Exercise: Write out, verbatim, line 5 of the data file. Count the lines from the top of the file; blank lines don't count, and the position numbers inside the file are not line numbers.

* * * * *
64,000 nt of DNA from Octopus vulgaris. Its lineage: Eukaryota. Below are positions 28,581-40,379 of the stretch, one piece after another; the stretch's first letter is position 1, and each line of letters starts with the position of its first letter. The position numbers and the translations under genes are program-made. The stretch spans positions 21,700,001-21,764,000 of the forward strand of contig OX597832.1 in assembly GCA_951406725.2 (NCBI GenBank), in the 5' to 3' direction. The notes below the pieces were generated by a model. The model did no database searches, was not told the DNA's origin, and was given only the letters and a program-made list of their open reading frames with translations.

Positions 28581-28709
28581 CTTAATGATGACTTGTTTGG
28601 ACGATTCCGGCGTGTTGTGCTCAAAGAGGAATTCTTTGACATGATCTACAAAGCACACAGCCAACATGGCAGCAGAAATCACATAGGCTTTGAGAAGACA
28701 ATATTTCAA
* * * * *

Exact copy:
28701 ATATTTCAA